Wednesday, December 21, 2011

More from: Finding Calcutta

I get caught sometimes between the radical nature of following Christ and a society which depends upon money to make things work.  We in the church seem to have bought into the money thing--we believe we have to have more and more money to accomplish God's work.  Here's how Poplin describes the complete opposite of this when she worked with  the Missionaries of Charity:

She [Mother Teresa] believed the Missionaries were only able to do the work they do by the power, love, and mercy of God.  I came to understand why this must be true.  Most social workers--liek me in my early adult years--move in and out of private middle class lives to serve the poor, generally receiving payment for the work.  By contrast, the Missionaries live the lives of the poor.  Their everyday routine is feeding, cleaning and tending the sick, dying, and the poorest of the poor--with no salary.  No abstract system of food stamps or special programs supplement their efforts.  To me, the work would have soon become boring, physically grueling and even discouraging, but not for them.  Mother Teresa said, "A Christian is a tabernacle of the living God."  That is the way they saw their work--as him "dwelling in them."  She also said, "I wouldn't touch a leper for a thousand pounds; yet I willingly care for him for the love of God."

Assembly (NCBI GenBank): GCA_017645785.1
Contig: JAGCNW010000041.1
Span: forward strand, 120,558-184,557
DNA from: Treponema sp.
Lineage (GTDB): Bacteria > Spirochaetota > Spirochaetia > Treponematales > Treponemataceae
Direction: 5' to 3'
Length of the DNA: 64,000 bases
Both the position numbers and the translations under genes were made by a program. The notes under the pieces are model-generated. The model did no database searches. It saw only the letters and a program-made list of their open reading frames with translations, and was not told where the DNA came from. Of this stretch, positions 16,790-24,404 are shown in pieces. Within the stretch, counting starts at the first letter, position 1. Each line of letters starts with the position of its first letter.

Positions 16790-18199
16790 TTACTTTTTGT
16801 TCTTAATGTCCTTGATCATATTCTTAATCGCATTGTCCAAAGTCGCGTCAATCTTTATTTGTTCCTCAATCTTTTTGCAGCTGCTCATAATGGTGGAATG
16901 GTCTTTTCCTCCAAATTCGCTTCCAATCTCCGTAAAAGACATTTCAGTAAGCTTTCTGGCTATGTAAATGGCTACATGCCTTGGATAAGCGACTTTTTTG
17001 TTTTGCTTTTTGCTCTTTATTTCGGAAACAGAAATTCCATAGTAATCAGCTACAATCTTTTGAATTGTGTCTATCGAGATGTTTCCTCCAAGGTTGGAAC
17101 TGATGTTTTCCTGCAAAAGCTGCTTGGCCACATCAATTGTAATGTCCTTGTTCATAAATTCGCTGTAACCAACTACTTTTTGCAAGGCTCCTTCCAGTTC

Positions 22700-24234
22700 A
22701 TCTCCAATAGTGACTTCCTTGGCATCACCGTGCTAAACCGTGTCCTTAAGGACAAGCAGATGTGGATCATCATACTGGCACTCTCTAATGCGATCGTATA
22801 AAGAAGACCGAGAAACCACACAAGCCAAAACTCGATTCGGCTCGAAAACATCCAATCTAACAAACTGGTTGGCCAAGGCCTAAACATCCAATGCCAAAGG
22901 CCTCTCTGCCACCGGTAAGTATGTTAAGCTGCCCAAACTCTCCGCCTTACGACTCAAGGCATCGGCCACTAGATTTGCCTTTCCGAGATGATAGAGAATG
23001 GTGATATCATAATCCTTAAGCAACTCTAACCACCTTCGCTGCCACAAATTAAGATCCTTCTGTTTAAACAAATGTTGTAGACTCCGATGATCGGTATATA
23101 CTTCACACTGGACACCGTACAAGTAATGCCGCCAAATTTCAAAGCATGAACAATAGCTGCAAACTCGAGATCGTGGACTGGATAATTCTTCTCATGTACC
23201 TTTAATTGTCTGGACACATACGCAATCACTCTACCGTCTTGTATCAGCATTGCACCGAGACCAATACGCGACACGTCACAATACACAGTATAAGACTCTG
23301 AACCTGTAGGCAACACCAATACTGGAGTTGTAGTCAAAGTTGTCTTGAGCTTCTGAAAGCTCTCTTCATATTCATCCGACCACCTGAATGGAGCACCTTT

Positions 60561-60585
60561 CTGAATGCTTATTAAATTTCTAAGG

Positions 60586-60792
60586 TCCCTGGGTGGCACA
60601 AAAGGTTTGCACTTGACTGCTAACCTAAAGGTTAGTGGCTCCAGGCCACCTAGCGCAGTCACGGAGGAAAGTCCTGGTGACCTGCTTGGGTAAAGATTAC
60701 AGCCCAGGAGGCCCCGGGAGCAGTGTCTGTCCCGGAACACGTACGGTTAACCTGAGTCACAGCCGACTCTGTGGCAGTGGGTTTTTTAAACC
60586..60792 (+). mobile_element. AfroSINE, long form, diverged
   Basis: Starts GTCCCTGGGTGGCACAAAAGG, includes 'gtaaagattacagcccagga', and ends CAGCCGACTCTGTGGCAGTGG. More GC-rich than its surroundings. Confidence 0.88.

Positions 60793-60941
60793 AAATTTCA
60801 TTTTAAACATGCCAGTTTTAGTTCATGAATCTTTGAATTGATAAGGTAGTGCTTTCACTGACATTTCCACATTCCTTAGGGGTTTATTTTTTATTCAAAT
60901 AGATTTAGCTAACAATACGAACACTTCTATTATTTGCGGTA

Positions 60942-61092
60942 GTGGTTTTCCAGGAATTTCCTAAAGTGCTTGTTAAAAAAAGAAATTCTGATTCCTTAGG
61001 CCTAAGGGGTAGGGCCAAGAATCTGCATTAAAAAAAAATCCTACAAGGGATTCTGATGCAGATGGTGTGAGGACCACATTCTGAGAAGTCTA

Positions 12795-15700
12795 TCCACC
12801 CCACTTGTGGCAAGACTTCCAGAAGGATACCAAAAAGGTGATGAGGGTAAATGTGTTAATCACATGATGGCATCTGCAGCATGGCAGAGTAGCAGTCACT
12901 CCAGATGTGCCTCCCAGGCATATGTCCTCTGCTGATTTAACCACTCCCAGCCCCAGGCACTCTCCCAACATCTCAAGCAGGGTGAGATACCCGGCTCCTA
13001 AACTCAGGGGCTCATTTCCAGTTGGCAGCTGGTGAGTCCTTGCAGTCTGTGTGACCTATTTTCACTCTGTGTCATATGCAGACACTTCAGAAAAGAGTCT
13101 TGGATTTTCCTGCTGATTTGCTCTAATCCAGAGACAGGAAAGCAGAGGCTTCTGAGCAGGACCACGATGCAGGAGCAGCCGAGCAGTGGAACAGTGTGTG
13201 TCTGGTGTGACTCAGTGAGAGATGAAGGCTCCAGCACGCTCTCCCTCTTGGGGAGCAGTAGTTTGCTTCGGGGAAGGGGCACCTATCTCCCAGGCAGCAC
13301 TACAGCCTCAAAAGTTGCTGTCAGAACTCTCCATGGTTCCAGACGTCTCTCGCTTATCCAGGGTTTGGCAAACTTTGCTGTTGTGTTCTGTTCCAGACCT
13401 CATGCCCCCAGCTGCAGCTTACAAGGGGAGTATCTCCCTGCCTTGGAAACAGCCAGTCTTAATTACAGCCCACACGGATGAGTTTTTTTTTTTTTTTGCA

...I thought of how differently I frame my life than these sisters even though I am a Christian.  I forget that God wants to make his home with me, direct my steps and give me his power to do his will.  I often think I chose my own work by my good sense and careful control of circumstances, rather than that God formed me for specific purposes.  I flatter myself that it is out of my goodness that I do things for others.  Nevertheless, when I am most honest, I confess that many of the "good" things I do are really as much or more for me than for those to whom they are given.  I find it hard to live out what the apostle Paul said, "It is no longer I who live, but Christ who lives within me."  --pp. 32-33
Okay.  I'm guilty. 

Lord, change me.


Kathy said...

"They" say it's kind of like stepping off a cliff; or letting go, with your big toe, of the edge of the deep end of a swimming pool.

But before we can truly serve God, we have to "let go" -- especially of "that one thing" stuck in our hearts -- and each one of us, individually and personally, knows what it is.

Kathy said...

I know it is Christmas -- a time for "Peace on Earth, Goodwill to Men" -- not a time for controversy and polemics... but, I think if the Bible were written today, the herald angels would say: "Peace on Earth, Goodwill to Persons: Male, Female, Other. Check one."

You have just written 2 posts about Mother Teresa. In an earlier post about Authority you wrote, quoting: "Therefore the spiritual authority of Jesus is an authority not found in a position or a title, but in a towel."

This is very interesting. You may have identified one of the central problems in the Church. The key word is "spiritual." There is a difference between spiritual authority and ecclesial authority.

Just because Mother Teresa is the greatest servant doesn't mean she should be Pope.